Congress introduced legislation on Wednesday which will strengthen the rights of cruise passengers to seek compensation when cruise lines negligently cause the death of their loved ones on the high seas.
As matters now stand, the statute which governs deaths in international waters, the Death on the High Seas Act ("DOSHA"), bars the recovery of emotional damages, such as pain and suffering and mental anguish, when a passenger dies outside of state territorial waters. This means that when a non-wage earner, such as a retiree or a child, dies due to a cruise line’s negligence, their surviving family members can recover only very limited compensation, usually only burial and funeral expenses.
Proposed improvements to the Cruise Passenger Protection Act, if enacted, would permit the families of passengers who die on ships in international waters as a result of the negligence of a cruise line to seek "non-pecuniary" compensation, as permitted by most states, such as damages for grief and bereavement.
Congresswoman Doris Matsui, Congressman Ted Poe and Congressman Jim Himes sponsored the legislation in the House of Representatives, while Senator Richard Blumenthal and Senator Edward Markey sponsored similar legislation in the Senate. You can read a press statement by Congresswoman Matsui here and the statement of Mr. Blumenthal and Mr. Himes here.
Congress originally enacted DOSHA back in 1920 when few state wrongful deaths statutes permitted family members to recover damages for the emotional suffering experienced by family members who lose a loved one. Since then, the majority os states have substantially improved their statutes to permit the full recovery of emotional damages. In 2000, Congress amended DOHSA to permit damages in commercial aviation accidents which occur in international waters. DOSHA used to bar emotional damages in such cases.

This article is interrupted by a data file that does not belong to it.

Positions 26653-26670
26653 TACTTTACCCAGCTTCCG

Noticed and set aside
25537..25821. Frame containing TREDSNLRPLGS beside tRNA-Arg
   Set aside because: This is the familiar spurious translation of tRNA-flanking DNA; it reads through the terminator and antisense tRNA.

At the moment, DOHSA remains the same in maritime cases as when it was enacted 97 years ago. The proposed amendments to DOSHA will ensure that families of victims at sea are provided with the same rights as airline passengers.and are finally able to pursue fair compensation.
Kelly Hammer Lankford and Jill Hammer Malott, the daughters of Larry and Christy Hammer, who perished during a deadly river cruise fire last year, are part of the efforts to amend DOSHA. Their parents died aboard the Estrella Amazonica, operated by International Expeditions of Alabama, on the Amazon River in Peru. International Expeditions is trying to dodge accountability by using DOSHA as a liability shield. (International Expeditions subsequently renamed the ill-fated La Estrella Amazonica as the Amazon Star). The daughters commented on the proposed legislation, saying:
“We are thrilled that our legislators are trying to do what the cruise companies have not: Protect passengers. Through legislative reform, American travelers would finally be able to hold cruise companies accountable when tragedy strikes, stopping these companies from hiding behind an antiquated law to avoid responsibility for their actions.”
The cruise industry, which has lobbied heavily against efforts to reform the antiquated maritime statute, is expected to resist the proposed legislation.
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Photo Credit: Jim Walker
April 28, 2017 Update: The Miami New Times covered the story in Congress Introduces New Cruise Ship Safety Regulations.